Blooming Glen Farms Granted Official Organic Certification from USDABlooming_Glen_Organic_August_2014_Newsletter.jpeg

Blooming Glen Farms made public yesterday, Thursday, August 21, 2014, that they are now Certified Organic according to the rigorous standards of the United States Department of Agriculture. The scenic thirty-five acre farm located in Hilltown Township, Bucks County is farmed by Tom Murtha and Bucks native Tricia Borneman and produces over 75 different varieties of fruits, vegetables, flowers and herbs. The farm sells its produce at farmers markets throughout the county, including the Bucks County Foodshed Alliance’s own Wrightstown Farmers Market, and also has a CSA program.  Visit their website to learn more.

Tussock_Sedge_August_2014_Newsletter.jpegTussock Sedge Farms awarded the Clean Water Farm Award

Tussock Sedge Farms of Upper Bucks County was one of five Pennsylvania farms to be awarded the Clean Water Farm Award by the Pennsylvania Association of Conservation Districts, Inc. (PACD). The honor is annually awarded to farmers who manage their daily farm operations in an environmentally conscious manner that helps to protect Pennsylvania’s water quality. Tussock Sedge farms, run by Henry and Charlotte Rosenberger, is a grass-fed beef farm committed to raising cattle without the use of pesticides, herbicides or chemical fertilizers. Tussock Sedge also plays host to Blooming Glen Farm, mentioned above. Learn more here.

Doylestown Fresh starts Business CSADoylestown_Fresh_August_2014_Newsletter.jpeg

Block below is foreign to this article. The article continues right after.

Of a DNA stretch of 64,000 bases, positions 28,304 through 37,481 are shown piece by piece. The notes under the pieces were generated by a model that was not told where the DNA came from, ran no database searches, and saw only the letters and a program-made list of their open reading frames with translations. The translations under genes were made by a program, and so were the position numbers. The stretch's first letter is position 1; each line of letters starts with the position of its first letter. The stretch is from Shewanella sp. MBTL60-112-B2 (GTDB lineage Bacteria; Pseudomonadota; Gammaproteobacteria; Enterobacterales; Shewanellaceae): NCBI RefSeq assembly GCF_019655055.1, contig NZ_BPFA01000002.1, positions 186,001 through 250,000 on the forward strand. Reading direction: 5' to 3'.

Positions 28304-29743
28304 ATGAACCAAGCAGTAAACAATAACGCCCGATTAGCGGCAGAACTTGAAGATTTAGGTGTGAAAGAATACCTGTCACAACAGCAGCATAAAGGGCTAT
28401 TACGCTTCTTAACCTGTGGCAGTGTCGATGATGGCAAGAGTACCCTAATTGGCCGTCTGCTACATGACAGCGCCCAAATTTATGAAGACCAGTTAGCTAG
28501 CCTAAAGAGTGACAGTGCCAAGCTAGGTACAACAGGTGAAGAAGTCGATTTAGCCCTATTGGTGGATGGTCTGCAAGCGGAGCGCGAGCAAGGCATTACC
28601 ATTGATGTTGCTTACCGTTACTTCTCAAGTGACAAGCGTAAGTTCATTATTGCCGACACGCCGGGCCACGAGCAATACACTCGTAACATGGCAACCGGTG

Doylestown Fresh, a hydroponic farm on the outskirts of Doylestown, has started a Business CSA program. Businesses who join can order the farm’s greens by the case and have them delivered weekly or monthly to their office doorstep. Contact kim@vegesystems or visit their website for more information.

 

Our next event: Fearless Food Preservation

Does preserving food frighten you? We'll take the mystery out of it and make it fun and fearless. Bring a lunch to enjoy when we take a break between 12 and 12:30. Free coffee and tea will be provided.

Come prepared to help - bring your favorite chopping board and chopping and slicing knives. We'll be canning apple sauce and tomato sauce, freezing green beans, and fermenting. Each participant will leave with a pint jar of either tomato sauce or fermenting vegetables and a confidence to put food up at home!

Date: Saturday, September 13, 2014

Time: 10 a.m. – 3 p.m.

Where:  Plumsteadville Grange; 5901 Old Easton Rd, Plumsteadville, PA 18949

Who:  Anyone wants to learn how to can, freeze and ferment the summer and fall bounty!

Cost: $25/non-member, $10 for BCFA, Doylestown Food Co-op, and Plumsteadville Grange Members

RSVP:  Maximum number of people for this hands-on class is 30.  Pay in advance on our website, or bring cash or a check to the door the day of. Click here to RSVP!